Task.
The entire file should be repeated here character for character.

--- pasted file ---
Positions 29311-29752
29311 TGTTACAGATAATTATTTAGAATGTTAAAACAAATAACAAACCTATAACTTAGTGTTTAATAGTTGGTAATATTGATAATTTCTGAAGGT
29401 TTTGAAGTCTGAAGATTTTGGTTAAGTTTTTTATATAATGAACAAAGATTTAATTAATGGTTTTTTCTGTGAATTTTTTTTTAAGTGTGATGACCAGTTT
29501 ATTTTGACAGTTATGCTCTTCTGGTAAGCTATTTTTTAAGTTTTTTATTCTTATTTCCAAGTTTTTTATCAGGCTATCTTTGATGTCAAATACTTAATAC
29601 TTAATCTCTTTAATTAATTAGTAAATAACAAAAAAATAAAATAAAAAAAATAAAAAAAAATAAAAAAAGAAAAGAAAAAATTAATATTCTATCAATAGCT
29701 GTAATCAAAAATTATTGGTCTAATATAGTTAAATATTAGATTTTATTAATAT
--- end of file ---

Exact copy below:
Positions 29311-29752
29311 TGTTACAGATAATTATTTAGAATGTTAAAACAAATAACAAACCTATAACTTAGTGTTTAATAGTTGGTAATATTGATAATTTCTGAAGGT
29401 TTTGAAGTCTGAAGATTTTGGTTAAGTTTTTTATATAATGAACAAAGATTTAATTAATGGTTTTTTCTGTGAATTTTTTTTTAAGTGTGATGACCAGTTT
29501 ATTTTGACAGTTATGCTCTTCTGGTAAGCTATTTTTTAAGTTTTTTATTCTTATTTCCAAGTTTTTTATCAGGCTATCTTTGATGTCAAATACTTAATAC
29601 TTAATCTCTTTAATTAATTAGTAAATAACAAAAAAATAAAATAAAAAAAATAAAAAAAAATAAAAAAAGAAAAGAAAAAATTAATATTCTATCAATAGCT
29701 GTAATCAAAAATTATTGGTCTAATATAGTTAAATATTAGATTTTATTAATAT